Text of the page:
Friday, December 13, 2013

Sorry Rachel Bloom, But You Are Mistaken

I recently finished Ray Bradbury's Sci-Fi novel The Martian Chronicles. While it might not be the worst book I have ever read, it is beyond a doubt in the bottom ten and is not even close to being worthy of the modifier 'classic' that seems to be attached to it.

Ray Bradbury's The Martian Chronicles is pure crap.  The few interesting concepts, and there not enough to make it worth suffering through the garbage that is the rest of the novel, are not well presented or explored as much as they deserve.

I am not making these criticisms on the basics of the science in the novel. I very much understand the style of story telling fits in just fine with the age in which this was written.  I can appreciate classic sci-fi written in that era and not be bothered by ideas of a Mars perfectly inhabitable by humans or the simplistic ideas of interplanetary travel. When you get a good writer like Heinlein, none of that matters as the rest of the aspects are enjoyable and work together to form a good story.

With the Martian Chronicles there are just so many poor concepts, characters, situations and motivations that it does not work on any level.

To start with, somehow we are told that the sociopathic Martian race, which posses some form of telepathy that can create physical structures by pure will power (But only for the insane), are supposed to have been a great race of artists and dreamers. That is what we are told. What we are shown is a race of beings who greatly fear the unknown and the unusual.  They will attack indiscriminately anyone that is considered a threat to their way of life. This includes Martians killing other Martians for nothing more than having a prank played on them. When it is revealed that they had been accidentally taken to the brink of extinction by Chicken pox, I was relieved.  It meant they no longer could become the great threat to every other sentient race in the universe that they clearly were.  I was however surprised that they had not destroyed themselves long before this, as they seemed to lack the basic understanding of simple survival instincts that a society needs in order to function.

At one point we get a totally silly story where Earth born seeds will grow to full size over night in the Martian soil with Martian rain. The concept in itself is just ridiculous and childish.  It is made all the more pointless by not playing a role in any of the rest of the stories.  By simple logic this would mean that any time it rains on Mars, trees should pop up everywhere and basically destroy the local landscape.  All buildings would be in great danger as seeds have a habit of blowing around and ending up everywhere.  Yet even with these overnight forests that should provide more than enough building materials, that are easily replenishable with no actual cost, the humans still have to import lumber from Earth... Let that sink in.  There is not one bit of logic to the settlers importing lumber from Earth, even if they could not grow forests overnight. Long before these stories were written mankind learned how to build dwellings out of materials other than wood, yet that seems to be all they want to build them out now that they are on Mars. Bradbury seems to introduce various concepts like the quick growing seeds that are then forgotten and ignored in the greater storyline, yet such concepts actually would greatly influence the society in so many untaken directions. Just throwing up mid 20th century society, with no changes made to it, on to Mars is NOT good story telling.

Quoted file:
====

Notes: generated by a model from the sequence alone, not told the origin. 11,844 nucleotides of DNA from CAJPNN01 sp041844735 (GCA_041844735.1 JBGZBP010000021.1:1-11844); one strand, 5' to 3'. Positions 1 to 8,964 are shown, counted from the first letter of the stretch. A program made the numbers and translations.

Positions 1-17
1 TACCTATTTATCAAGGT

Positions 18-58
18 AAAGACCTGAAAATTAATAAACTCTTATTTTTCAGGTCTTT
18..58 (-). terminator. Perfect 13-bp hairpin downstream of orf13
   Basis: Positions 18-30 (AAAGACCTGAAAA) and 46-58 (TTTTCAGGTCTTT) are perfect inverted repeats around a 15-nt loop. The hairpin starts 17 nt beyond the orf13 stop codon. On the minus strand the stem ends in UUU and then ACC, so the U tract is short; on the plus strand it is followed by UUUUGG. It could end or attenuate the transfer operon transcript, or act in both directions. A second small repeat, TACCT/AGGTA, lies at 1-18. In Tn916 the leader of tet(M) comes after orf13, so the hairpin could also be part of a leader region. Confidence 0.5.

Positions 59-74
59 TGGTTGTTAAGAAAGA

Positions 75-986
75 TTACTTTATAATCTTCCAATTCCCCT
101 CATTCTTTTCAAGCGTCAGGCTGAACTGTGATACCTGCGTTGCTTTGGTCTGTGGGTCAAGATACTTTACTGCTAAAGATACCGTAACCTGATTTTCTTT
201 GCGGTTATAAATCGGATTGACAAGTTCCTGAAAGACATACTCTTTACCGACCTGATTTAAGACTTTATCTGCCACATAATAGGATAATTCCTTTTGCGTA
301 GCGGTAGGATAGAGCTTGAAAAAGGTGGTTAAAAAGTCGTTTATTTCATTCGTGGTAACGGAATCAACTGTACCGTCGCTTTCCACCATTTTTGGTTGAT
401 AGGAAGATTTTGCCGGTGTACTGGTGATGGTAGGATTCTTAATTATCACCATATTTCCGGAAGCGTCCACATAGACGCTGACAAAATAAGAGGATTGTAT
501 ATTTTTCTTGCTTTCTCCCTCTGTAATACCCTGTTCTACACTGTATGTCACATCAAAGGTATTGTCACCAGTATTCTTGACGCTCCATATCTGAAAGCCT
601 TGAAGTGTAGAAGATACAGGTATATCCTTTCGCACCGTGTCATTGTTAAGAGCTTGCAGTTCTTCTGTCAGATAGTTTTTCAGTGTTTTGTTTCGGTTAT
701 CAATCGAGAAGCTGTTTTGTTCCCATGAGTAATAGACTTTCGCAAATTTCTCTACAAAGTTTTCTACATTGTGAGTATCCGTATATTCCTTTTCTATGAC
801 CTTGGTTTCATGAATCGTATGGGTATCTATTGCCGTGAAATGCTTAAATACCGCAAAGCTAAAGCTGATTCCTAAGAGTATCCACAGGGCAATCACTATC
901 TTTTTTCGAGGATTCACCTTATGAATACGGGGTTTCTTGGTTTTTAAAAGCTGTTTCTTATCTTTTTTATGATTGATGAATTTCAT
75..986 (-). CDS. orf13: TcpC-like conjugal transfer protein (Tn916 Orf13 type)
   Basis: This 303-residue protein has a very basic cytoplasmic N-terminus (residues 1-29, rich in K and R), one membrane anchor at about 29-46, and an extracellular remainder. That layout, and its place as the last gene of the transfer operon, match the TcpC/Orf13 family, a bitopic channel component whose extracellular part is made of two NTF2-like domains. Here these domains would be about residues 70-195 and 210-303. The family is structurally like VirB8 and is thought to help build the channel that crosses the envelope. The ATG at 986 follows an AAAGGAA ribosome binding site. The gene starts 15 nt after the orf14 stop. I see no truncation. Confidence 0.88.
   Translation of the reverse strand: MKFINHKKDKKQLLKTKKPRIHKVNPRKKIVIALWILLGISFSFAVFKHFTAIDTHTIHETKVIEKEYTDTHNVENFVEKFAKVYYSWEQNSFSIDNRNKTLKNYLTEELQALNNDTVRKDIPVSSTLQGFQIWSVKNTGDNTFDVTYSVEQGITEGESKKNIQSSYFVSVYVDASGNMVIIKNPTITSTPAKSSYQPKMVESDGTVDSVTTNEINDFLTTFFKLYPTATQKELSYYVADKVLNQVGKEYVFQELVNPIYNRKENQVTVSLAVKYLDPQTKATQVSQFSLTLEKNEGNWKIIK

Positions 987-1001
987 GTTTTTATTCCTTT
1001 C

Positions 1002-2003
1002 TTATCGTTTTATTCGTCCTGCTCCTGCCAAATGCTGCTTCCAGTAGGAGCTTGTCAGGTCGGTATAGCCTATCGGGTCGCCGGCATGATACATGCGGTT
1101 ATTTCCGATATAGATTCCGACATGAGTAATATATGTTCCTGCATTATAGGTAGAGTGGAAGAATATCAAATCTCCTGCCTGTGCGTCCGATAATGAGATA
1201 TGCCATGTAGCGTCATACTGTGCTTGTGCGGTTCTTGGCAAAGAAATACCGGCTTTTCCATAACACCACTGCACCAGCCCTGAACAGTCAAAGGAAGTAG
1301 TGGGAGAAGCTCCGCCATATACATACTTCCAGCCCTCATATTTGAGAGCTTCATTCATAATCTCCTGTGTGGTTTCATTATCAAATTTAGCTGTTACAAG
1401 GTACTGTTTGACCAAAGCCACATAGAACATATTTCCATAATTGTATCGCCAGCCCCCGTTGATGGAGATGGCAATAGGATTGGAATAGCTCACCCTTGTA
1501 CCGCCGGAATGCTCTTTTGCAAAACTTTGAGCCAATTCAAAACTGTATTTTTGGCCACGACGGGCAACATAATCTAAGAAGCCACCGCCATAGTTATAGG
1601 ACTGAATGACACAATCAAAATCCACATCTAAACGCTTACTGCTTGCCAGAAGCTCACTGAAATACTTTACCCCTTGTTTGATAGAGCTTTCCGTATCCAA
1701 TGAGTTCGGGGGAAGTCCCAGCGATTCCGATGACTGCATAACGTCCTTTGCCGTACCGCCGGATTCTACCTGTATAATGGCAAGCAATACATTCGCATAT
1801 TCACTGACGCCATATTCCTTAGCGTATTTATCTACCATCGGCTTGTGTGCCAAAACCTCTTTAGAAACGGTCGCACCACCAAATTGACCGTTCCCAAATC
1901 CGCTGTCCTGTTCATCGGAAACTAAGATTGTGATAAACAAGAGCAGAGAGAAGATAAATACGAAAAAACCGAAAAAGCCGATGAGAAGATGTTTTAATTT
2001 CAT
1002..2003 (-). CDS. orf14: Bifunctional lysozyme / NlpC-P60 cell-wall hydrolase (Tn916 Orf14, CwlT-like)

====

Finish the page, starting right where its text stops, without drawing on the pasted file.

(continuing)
The book basically ends with Atomic War breaking out on Earth and most of the human settlers returning to Earth for some reason.  No rational reason for this is ever given.  If one looks at history, never has anyone ever decided that it made sense to take your family and led them into a war zone, yet most of the population of humans on Mars do this. There is no rational motivations given for this action.  These are people who came to Mars to create new lives for themselves and their families and are now ready to give it all up and basically sacrifice their families (There is no doubt at all that they know it is an atomic war going on back on Earth) by foolishly returning to Earth. We are given a story where all the blacks in the Southern US went through a lot of trouble to get to Mars and escape the discrimination.  There is no logic at all that has them returning to Earth so easily. I will buy that there would be individuals who still feel a loyalty towards their home countries (Although it felt as though only Americans had journeyed to Mars) willing to return to Earth and fight as soldiers, but none of them would uproot their families to drag them to their deaths.  Mars should had remain fairly well populated.

The last few stories were senseless, lacking any real significance, although I believe Bradbury felt that he had given a sense of hope for the future in the last story.  We are supposed to believe that just two families would be enough to get the human race going again as they finally go with some level of logic and move into the Martian cities, which we have been told many time were well built.  For some reason even though humanity spent a lot of effort to clean these cities up, they never got around to using them.

There is no level on which I could recommend anyone read The Martian Chronicles.  It is collection of really bad Sci-Fi that would be best forgotten. I do understand that one bad book does not a bad author make.  However I have read Bradbury's other famous classic Fahrenheit 451.  While it is nowhere near as awful as The Martian Chronicles, I found nothing exceptional to it. Bradbury is at best a mediocre writer who hit on a few interesting topics and is for whatever reason granted praise far beyond what is deserving for the low quality of his writing.

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